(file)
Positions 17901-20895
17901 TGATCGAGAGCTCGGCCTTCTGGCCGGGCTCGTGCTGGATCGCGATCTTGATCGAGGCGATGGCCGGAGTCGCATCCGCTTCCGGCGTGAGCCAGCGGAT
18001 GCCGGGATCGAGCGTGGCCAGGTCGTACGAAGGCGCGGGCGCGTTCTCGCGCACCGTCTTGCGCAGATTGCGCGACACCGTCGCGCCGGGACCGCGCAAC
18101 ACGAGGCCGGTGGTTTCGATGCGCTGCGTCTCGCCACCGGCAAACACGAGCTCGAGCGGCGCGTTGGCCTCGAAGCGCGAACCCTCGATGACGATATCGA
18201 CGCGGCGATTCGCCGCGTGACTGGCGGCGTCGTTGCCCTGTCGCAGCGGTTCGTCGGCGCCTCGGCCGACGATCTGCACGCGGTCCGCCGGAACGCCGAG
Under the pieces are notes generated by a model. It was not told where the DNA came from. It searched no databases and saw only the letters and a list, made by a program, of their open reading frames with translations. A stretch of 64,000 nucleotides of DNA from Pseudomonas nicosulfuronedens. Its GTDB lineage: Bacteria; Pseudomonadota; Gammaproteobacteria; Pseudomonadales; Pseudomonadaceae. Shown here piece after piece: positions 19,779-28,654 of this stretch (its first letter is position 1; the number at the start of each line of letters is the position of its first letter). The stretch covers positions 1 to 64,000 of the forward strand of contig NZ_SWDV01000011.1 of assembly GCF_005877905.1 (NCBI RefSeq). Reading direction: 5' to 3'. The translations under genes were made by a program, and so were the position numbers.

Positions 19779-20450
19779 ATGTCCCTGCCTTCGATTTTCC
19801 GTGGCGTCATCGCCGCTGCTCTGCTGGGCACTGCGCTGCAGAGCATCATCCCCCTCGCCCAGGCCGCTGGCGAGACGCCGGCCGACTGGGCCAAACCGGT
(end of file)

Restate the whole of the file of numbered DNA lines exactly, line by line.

Positions 17901-20895
17901 TGATCGAGAGCTCGGCCTTCTGGCCGGGCTCGTGCTGGATCGCGATCTTGATCGAGGCGATGGCCGGAGTCGCATCCGCTTCCGGCGTGAGCCAGCGGAT
18001 GCCGGGATCGAGCGTGGCCAGGTCGTACGAAGGCGCGGGCGCGTTCTCGCGCACCGTCTTGCGCAGATTGCGCGACACCGTCGCGCCGGGACCGCGCAAC
18101 ACGAGGCCGGTGGTTTCGATGCGCTGCGTCTCGCCACCGGCAAACACGAGCTCGAGCGGCGCGTTGGCCTCGAAGCGCGAACCCTCGATGACGATATCGA
18201 CGCGGCGATTCGCCGCGTGACTGGCGGCGTCGTTGCCCTGTCGCAGCGGTTCGTCGGCGCCTCGGCCGACGATCTGCACGCGGTCCGCCGGAACGCCGAG
Under the pieces are notes generated by a model. It was not told where the DNA came from. It searched no databases and saw only the letters and a list, made by a program, of their open reading frames with translations. A stretch of 64,000 nucleotides of DNA from Pseudomonas nicosulfuronedens. Its GTDB lineage: Bacteria; Pseudomonadota; Gammaproteobacteria; Pseudomonadales; Pseudomonadaceae. Shown here piece after piece: positions 19,779-28,654 of this stretch (its first letter is position 1; the number at the start of each line of letters is the position of its first letter). The stretch covers positions 1 to 64,000 of the forward strand of contig NZ_SWDV01000011.1 of assembly GCF_005877905.1 (NCBI RefSeq). Reading direction: 5' to 3'. The translations under genes were made by a program, and so were the position numbers.

Positions 19779-20450
19779 ATGTCCCTGCCTTCGATTTTCC
19801 GTGGCGTCATCGCCGCTGCTCTGCTGGGCACTGCGCTGCAGAGCATCATCCCCCTCGCCCAGGCCGCTGGCGAGACGCCGGCCGACTGGGCCAAACCGGT